Rural Highlands struggles to retain fire crews

There are plenty of empty hooks at both fire halls in Highlands.

There are plenty of empty hooks at both fire halls in Highlands.

Staffed with a small operational group of firefighters, Highlands Volunteer Fire Department is looking for more residents to fill its roster.

Ideally the department needs about 35 members, but it sitting at a mere 18. With less than ideal numbers fire Chief Guy Brisebois said he is quick to call in mutual aid when needed.

“The day (shifts) are pretty tricky for us because we don’t know who is going to show up,” Brisebois said.

All candidates for the department must be at least 19 years old, be physically fit and have a clear criminal record. Both men and women are encouraged to apply. “We provide all the training,” Brisebois said.

It’s not uncommon for someone to join the department and then decide they are not up for the training, usually physical work three to four hours per week Thursday evenings and some weekends.

Brisbois suspects Highlands has trouble retaining firefighters due to the district’s greying population. Many people who have served with the department have left as they have aged, and fewer young people are moving into the district.

In 2011 the department had six members join and about the same number leave. So far this year no one has signed on. A rural, heavily forested area, Highlands has just over 2,100 residents to draw from.

Firefighters in their 50s have told Brisebois that they are reluctant to retire from the department because there is no one to replace them.

Any young recruits who do join the department tend to be still living with their parents.

“Young guys move out of mom and dad’s house and since there is no apartment building, (they leave the district),” Brisebois said.

Years ago Highlands fire department would only accept homeowners as volunteer firefighters to ensure the force was staffed with people likely to stay in the district. With a struggle to get enough volunteers that stipulation was lifted.

“We couldn’t do it without the renters,” Brisebois said. Only a handful of the department’s members own homes in the district.

Some small fire departments try to find people who work within the municipality to add to the firefighter pool, but, as Brisebois points out, Highlands is a bedroom community without many businesses at all.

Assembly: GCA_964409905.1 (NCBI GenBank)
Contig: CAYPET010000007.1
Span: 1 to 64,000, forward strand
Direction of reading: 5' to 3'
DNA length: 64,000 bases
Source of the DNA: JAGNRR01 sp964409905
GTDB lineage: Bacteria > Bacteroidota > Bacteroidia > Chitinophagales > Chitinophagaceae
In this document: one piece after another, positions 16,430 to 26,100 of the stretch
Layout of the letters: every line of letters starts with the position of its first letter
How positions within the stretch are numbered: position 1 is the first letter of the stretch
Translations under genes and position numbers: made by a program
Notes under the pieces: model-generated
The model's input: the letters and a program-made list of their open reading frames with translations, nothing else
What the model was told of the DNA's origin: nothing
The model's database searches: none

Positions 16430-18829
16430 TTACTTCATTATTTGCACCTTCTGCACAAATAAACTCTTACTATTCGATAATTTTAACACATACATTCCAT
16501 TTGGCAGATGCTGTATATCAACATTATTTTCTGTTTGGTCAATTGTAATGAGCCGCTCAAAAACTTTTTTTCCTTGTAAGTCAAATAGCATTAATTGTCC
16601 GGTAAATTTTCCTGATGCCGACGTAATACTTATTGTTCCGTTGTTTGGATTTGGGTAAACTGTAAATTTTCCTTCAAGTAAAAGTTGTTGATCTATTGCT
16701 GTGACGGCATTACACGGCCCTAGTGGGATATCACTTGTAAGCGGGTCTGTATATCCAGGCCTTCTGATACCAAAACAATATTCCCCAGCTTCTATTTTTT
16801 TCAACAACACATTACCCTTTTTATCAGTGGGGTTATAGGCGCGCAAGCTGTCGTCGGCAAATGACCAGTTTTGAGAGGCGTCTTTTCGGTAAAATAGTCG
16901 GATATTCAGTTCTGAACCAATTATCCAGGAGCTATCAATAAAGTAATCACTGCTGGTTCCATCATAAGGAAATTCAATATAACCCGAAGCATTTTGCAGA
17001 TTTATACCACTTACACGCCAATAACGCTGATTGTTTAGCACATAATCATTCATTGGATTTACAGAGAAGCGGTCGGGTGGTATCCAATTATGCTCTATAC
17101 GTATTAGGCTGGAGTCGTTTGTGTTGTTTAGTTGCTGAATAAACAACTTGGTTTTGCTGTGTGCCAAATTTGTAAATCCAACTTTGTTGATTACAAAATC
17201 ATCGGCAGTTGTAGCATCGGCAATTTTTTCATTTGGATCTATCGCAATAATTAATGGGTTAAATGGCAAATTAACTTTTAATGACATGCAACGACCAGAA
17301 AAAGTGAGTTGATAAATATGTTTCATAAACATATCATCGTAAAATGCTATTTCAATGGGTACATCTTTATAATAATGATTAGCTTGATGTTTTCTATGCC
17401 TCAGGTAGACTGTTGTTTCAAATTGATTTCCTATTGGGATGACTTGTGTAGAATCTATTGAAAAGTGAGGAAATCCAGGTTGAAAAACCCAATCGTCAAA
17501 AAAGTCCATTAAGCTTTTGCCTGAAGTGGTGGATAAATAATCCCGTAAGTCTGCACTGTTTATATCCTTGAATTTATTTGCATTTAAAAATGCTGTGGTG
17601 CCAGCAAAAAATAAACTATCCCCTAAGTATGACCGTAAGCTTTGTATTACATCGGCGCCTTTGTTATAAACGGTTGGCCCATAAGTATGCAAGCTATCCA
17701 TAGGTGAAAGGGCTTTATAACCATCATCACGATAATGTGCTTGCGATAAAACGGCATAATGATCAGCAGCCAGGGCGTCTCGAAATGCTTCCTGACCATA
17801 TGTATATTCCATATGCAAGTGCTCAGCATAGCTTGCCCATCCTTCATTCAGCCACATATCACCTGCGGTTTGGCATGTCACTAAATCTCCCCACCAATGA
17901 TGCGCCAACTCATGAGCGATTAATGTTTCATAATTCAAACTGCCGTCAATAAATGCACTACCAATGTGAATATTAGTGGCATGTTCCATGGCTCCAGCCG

“It’s a rewarding experience,” said Brisebois, who has been with the department for 13 years. “But, it’s not for everyone.”

For more information on joining Highlands Volunteer Fire Department, call Brisebois at 250-920-6970.


Just Posted

Victoria Grizzlies’ goalie will honour friend in all he does

Kurtis Chapman lost his best friend earlier this month

Saanich teen helps save three people from the Gorge

53-year-old male who was submerged is expected to recover

Large fire destroys home on McClure Street in Victoria

Fire crews dispatched to the 1100-block shortly before noon Monday

Spencer Middle School enjoys jumps in sports enrolment numbers

Program gives students a sense of belonging, school pride

Ottawa proposes restricted pot labels, packages

Packaging will include red stop sign with marijuana leaf and ‘THC’

Comox Valley Valley lotto ticket worth $2 million

Someone who purchased a lottery ticket in the Comox Valley was chanelling… Continue reading

Women’s Expo seeks to empower women this weekend

Victoria Women’s Expo set for Saturday and Sunday at Pearkes Recreation Centre

Pro-Trump protest sign with F-word is OK, court rules

Judges say Ontario man can protest publicly, even using vulgar language

VIDEO: Police officer looking for distracted drivers gets hit by truck

Road safety investigator clipped by trailer while patrolling busy intersection

YVR wants you to help name three new puppies

Say hello to the Vancouver Airport’s new assistance pups

Man dies in crash on Island Highway

Man thrown from his vehicle, alcohol believed to be a factor in accident near Parksville

Suspect who attacked autistic man in Ontario could be from B.C.’s south coast: police

29-year-old man was sent to hospital with serious injuries

Privacy watchdog to explore Facebook leak

Canadian expert says his analytics company helped Trump campaign capitalize on private Facebook info

Most Read